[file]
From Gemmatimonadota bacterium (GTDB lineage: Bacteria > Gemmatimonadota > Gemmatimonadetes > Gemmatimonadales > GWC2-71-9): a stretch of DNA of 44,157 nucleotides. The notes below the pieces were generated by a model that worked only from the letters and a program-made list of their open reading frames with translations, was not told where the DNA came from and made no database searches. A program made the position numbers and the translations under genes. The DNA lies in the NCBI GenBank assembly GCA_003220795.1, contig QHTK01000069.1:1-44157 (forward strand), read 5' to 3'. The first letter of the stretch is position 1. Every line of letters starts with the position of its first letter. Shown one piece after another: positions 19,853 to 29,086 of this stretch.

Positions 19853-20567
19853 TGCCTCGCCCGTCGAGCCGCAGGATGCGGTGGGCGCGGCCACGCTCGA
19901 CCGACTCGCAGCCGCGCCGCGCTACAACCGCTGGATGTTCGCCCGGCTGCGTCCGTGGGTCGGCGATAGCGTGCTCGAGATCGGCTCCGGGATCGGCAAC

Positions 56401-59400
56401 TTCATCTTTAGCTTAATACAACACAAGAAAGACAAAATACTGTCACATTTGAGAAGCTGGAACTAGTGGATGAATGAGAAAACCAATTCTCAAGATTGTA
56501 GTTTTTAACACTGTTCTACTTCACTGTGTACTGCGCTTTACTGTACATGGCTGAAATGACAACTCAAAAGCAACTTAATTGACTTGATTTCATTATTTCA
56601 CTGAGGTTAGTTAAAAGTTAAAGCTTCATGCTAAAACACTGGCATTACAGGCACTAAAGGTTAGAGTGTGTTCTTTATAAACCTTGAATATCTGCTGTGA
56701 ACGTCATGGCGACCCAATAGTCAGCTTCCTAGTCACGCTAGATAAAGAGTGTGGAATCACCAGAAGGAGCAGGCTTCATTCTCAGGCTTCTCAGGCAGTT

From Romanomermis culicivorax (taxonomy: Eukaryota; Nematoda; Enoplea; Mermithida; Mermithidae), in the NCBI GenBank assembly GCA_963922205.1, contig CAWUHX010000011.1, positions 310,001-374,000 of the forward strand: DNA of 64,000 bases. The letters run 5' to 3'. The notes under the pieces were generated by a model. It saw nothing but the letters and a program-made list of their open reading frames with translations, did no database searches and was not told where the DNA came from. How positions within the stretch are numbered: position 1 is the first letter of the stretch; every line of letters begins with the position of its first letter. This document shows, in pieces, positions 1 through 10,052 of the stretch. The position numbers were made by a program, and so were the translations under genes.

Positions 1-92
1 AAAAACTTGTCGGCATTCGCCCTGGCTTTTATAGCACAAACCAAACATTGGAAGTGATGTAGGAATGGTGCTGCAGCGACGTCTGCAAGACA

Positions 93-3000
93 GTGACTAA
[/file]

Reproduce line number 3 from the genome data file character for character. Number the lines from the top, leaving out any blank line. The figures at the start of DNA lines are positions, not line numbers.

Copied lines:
19853 TGCCTCGCCCGTCGAGCCGCAGGATGCGGTGGGCGCGGCCACGCTCGA